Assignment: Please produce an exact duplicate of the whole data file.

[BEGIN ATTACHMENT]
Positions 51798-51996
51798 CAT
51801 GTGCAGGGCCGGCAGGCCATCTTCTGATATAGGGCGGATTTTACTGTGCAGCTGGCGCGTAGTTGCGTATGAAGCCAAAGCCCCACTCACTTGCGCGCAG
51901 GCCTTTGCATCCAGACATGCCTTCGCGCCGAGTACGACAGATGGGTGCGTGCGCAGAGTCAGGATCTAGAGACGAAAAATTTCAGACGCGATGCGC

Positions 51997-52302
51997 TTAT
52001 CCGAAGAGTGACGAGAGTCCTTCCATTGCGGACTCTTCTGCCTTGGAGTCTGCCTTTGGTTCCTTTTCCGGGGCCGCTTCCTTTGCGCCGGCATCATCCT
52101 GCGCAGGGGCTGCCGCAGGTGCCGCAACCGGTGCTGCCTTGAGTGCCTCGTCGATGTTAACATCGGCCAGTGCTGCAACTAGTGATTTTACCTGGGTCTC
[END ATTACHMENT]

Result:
Positions 51798-51996
51798 CAT
51801 GTGCAGGGCCGGCAGGCCATCTTCTGATATAGGGCGGATTTTACTGTGCAGCTGGCGCGTAGTTGCGTATGAAGCCAAAGCCCCACTCACTTGCGCGCAG
51901 GCCTTTGCATCCAGACATGCCTTCGCGCCGAGTACGACAGATGGGTGCGTGCGCAGAGTCAGGATCTAGAGACGAAAAATTTCAGACGCGATGCGC

Positions 51997-52302
51997 TTAT
52001 CCGAAGAGTGACGAGAGTCCTTCCATTGCGGACTCTTCTGCCTTGGAGTCTGCCTTTGGTTCCTTTTCCGGGGCCGCTTCCTTTGCGCCGGCATCATCCT
52101 GCGCAGGGGCTGCCGCAGGTGCCGCAACCGGTGCTGCCTTGAGTGCCTCGTCGATGTTAACATCGGCCAGTGCTGCAACTAGTGATTTTACCTGGGTCTC